Combs Spouts Off

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Posts Tagged ‘reading recommendations’

Catching up

Posted by Richard on May 4, 2006

I’ve been remiss about my reading lately — not to mention my recommendations. For starters, I suddenly realized that I hadn’t even visited this week’s Carnival of Liberty (hosted at Searchlight Crusade), much less linked to it. Shame on me — especially since Dan said such nice things about my entry. Dan did a nice job, sorting the submissions into three categories — Life, Liberty, and Property. Go check them out.

I also forgot about the latest Carnival of Cordite, hosted for the first time at Spank That Donkey. Chris did a nice job, and I’m sure the folks on dialup connections appreciate the fact that he posted small thumbnails instead of larger images. Some interesting submissions. Check ’em out.

Finally, I haven’t even checked out last week’s winning Watcher’s Council entries yet, much less this week’s list of nominees. The latter, by the way, includes two American Digest posts, one of which I’ll say more about shortly. If it doesn’t win as best non-council entry, the council members need their heads examined.

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Good reading

Posted by Richard on April 11, 2006

Michael Hampton at Homeland Security or Homeland Stupidity is hosting Carnival of Liberty #40 (or "Extra Large," if you don’t like Arabic numerals). He’s organized the submissions into subject-matter categories, the two main ones being "Economy" and "Political Thought." Check it out. I was drawn to Thomas Anger’s post, The Causes of Economic Growth, at the new home of Liberty Corner. But then I noticed that cause #1 was "Hard worK," so I quit reading. 🙂

Also, check out Carnival of Cordite #54 at Resistance Is Futile. Gullyborg leads off with the world’s largest shotgun (way cool!) and has lots of his own good commentary this week, especially regarding the gradual gains in gun rights and the absolutists’ dismissals of them. There are also some really interesting submissions. For instance, Denise at The Ten Ring described a conversation with her "moonbat co-workers" about the upcoming film United 93, which included this (emphasis added):

I think she stopped talking when she saw my face turning red. I told her that the people on Flight 93 are my personal heroes and I named Jeremy Glick, Mark Bingham, and Todd Beamer. Someone else gave an opinion that floored me and that gives a whole new definition to moonbattery. She felt it was sad that those passengers died while fighting. She thought they should have sat quietly and reflected on their lives and that struggling cheated them of their final moments of peace.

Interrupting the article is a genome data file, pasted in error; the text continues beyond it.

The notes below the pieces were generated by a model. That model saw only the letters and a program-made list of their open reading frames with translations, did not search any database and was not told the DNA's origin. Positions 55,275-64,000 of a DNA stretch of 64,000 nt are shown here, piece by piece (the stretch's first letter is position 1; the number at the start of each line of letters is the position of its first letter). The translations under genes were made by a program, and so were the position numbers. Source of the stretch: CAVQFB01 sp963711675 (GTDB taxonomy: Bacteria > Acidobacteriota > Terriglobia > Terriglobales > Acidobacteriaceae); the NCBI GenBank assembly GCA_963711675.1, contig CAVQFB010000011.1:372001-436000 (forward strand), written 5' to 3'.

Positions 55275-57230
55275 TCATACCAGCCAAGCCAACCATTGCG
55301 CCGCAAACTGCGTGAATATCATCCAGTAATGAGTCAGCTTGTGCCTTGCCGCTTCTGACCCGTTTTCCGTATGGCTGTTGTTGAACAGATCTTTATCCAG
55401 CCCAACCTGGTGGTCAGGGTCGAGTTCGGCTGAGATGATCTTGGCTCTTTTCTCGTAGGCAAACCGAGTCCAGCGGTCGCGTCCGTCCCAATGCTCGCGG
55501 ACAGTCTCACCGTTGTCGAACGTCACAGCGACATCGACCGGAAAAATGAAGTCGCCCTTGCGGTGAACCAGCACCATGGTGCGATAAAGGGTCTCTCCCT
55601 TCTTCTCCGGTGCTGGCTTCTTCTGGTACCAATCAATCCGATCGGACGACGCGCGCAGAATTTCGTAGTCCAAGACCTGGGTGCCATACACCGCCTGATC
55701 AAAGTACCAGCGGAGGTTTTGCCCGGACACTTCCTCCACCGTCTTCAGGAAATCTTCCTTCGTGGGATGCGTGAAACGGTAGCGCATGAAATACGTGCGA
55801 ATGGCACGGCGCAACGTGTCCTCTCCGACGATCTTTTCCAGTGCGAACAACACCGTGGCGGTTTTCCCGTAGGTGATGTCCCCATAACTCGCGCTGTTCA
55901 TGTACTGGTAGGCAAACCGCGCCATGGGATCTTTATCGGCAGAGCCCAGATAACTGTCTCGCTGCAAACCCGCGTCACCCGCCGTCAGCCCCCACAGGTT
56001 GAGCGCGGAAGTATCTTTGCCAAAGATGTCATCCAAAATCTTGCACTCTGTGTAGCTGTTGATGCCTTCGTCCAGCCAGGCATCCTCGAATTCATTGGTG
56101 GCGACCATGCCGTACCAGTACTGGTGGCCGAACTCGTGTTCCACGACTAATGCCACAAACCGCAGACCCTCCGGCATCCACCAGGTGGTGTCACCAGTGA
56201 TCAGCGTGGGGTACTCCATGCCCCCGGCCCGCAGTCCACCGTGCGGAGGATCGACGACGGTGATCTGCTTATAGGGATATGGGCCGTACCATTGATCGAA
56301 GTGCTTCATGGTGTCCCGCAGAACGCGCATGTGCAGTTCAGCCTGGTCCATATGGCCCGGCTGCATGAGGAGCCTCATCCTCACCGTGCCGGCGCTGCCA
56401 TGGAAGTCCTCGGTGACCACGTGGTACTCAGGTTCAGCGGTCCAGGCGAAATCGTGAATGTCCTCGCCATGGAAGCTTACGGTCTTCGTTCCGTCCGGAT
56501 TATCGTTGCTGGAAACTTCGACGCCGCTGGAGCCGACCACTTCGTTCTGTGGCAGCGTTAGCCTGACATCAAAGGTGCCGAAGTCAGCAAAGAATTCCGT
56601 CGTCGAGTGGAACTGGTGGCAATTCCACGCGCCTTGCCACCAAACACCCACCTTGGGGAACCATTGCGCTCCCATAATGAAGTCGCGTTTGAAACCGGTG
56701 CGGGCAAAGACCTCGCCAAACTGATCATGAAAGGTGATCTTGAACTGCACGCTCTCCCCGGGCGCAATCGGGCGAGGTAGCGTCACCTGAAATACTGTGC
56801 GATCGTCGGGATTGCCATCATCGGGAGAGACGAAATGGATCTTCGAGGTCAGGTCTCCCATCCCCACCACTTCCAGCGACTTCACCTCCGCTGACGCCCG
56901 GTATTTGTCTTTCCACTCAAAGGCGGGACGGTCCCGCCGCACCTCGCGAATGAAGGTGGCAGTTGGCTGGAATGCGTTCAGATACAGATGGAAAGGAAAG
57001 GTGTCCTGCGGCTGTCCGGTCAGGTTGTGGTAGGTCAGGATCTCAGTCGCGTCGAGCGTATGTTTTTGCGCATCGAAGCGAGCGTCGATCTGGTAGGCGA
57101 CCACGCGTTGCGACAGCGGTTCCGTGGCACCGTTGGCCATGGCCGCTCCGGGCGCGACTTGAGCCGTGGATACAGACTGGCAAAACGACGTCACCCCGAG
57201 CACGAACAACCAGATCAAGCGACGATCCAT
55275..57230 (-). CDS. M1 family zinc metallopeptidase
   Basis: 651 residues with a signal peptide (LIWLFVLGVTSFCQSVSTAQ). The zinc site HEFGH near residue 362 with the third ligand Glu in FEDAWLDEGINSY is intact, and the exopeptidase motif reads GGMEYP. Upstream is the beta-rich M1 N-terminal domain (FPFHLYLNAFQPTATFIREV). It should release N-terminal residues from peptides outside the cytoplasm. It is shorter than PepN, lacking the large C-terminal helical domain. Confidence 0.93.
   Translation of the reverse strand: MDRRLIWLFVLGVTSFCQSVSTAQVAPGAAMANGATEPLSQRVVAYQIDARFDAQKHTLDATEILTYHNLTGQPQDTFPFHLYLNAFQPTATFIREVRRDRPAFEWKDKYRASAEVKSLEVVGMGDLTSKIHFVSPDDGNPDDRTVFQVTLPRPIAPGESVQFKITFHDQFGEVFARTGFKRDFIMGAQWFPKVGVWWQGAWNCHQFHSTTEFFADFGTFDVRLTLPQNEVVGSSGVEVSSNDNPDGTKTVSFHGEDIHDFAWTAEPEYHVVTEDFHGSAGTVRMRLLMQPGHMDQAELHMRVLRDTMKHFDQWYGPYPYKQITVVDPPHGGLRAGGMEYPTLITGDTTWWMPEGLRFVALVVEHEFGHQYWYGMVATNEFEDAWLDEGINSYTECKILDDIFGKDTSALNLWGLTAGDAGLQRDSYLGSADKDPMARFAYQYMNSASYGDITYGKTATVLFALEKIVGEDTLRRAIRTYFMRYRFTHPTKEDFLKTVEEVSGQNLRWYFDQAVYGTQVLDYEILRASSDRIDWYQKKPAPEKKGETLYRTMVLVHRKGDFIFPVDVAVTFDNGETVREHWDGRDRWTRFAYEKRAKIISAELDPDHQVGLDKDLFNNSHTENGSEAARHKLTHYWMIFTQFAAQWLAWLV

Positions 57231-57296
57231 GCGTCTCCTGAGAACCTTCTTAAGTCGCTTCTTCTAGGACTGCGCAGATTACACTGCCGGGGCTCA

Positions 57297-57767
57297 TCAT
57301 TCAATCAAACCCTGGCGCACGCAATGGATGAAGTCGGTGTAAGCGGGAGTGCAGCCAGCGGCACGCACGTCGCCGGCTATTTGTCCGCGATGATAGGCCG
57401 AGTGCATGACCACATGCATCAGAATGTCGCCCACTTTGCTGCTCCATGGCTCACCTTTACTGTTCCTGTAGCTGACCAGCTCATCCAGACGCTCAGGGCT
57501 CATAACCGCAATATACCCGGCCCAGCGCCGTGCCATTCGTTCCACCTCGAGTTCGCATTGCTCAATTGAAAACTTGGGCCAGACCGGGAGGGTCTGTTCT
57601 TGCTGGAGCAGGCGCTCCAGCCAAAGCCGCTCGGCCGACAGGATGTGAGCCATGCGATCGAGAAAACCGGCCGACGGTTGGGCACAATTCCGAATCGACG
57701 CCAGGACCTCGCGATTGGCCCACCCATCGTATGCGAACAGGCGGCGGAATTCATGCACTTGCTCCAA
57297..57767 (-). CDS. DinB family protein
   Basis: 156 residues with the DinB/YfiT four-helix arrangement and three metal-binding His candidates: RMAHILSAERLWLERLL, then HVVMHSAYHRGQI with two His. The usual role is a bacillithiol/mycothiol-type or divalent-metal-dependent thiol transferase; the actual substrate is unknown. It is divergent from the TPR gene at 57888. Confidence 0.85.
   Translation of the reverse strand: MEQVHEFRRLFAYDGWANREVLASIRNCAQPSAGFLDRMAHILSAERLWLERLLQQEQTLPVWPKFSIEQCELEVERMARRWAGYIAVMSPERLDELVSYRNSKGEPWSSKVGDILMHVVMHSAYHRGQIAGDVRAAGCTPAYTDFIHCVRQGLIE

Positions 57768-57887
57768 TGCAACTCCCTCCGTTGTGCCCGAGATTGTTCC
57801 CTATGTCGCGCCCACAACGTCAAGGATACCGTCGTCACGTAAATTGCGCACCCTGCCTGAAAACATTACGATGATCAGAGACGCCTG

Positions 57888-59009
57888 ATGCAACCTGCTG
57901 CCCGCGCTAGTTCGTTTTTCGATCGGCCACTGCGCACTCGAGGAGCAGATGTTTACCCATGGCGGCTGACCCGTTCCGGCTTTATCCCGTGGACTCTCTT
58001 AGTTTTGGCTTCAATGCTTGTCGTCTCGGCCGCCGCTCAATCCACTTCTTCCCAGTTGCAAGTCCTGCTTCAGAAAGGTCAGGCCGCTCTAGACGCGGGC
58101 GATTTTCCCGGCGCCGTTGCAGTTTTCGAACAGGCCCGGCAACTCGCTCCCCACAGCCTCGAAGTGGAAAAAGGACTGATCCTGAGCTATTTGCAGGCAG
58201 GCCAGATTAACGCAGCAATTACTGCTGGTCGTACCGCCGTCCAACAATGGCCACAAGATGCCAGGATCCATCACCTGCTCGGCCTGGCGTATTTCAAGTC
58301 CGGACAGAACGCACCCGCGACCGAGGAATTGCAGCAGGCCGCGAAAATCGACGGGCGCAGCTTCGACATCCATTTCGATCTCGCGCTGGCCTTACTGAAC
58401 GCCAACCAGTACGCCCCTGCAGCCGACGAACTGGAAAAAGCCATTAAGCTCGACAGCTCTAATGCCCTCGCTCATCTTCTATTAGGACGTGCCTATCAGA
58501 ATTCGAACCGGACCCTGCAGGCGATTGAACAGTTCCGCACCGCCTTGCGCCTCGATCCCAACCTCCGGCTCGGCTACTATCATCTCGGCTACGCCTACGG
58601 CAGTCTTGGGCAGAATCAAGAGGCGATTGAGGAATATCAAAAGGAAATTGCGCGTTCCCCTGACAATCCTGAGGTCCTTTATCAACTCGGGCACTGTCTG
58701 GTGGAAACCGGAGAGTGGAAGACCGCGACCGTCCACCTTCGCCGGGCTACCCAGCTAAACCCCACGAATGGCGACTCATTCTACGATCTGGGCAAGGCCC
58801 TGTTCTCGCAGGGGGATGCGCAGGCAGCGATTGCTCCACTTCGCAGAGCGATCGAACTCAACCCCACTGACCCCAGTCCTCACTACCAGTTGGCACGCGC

Unbelievable. I’m simply amazed that such people exist.

Finally, check out the latest winning Watcher’s Council entries, (or maybe the complete list of nominees). Rhymes With Right’s winning council entry was interesting (teacher Greg talks to students about immigration), but I really liked Gates of Vienna’s runner-up, Aztlan and al-Andalus: Return to a Mythical Golden Age. On the non-council side, I strongly recommend winner Gerard Van der Leun’s On the Return of History, a terrific essay that begins:

IN THE DAYS AFTER THE TOWERS FELL, in the ash that covered the Brooklyn street where I lived at that time, in the smoke that rose for months from that spot across the river, when rising up in the skyscraper I worked in, or riding deep beneath the river in the subway, or passing the thousand small shrines of puddled candle wax below the walls with the hundreds of photographs of "The Missing," it was not too much to say that you could feel the doors of history open all about you.

Fine writing. Fine thinking. Go read the whole thing.

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My God, that Lileks can write!

Posted by Richard on June 18, 2005

You have to go read James Lilek’s ScreedBlog. Regularly. Even if you don’t give a rat’s ass about the topic or disagree with him violently, just go and marvel at his way with words. Today, some observations about Gitmo and the left:

From Day One the very existence of the place has been a popcorn hull in the tender gums of the hard left. There was just something ineffably sinister about a detention camp. Never mind that the people sent there were “Unlawful combatants,” a phrase that would seem to bestow, well, a lack of adherence to the very notions of international law the Gitmo-detainee advocates hold dear. Never mind that they get their Korans, their arrows on the cell floor pointing to Mecca – and does anyone doubt that the arrows actually point the right way? Never mind that the food must be prepared by cooks who have to incorporate the prisoners’ convictions that the infidel is unclean, and must don gloves to prevent kafir infestation. Never mind any of that. Hoods. Shackles. Poor dears.

A popcorn hull in the tender gums of the hard left — damn, I wish I could write like that!

To some on the hard left, the American soldier comes in two flavors: Grandpa, who died so France could someday take the month of August off to hit the beach, and the Lt. Calley variety who lights a thatch roof with his Zippo, lights his Marlboro with the same, and shoots the fleeing villagers with his Napalm Super Soaker. Vietnam is the template, as ever. Gitmo is a slo-mo My Lai.

Go, James, go!

… In any case, I don’t expect what I say here will change minds; if chaining terrorists to the floor and messing with the thermostat is the Gulag, the new Auschwitz, then your head is protected by a thick cap of beliefs that can only be penetrated by, oh, a nail expelled by a suicide bomber’s dynamite belt.


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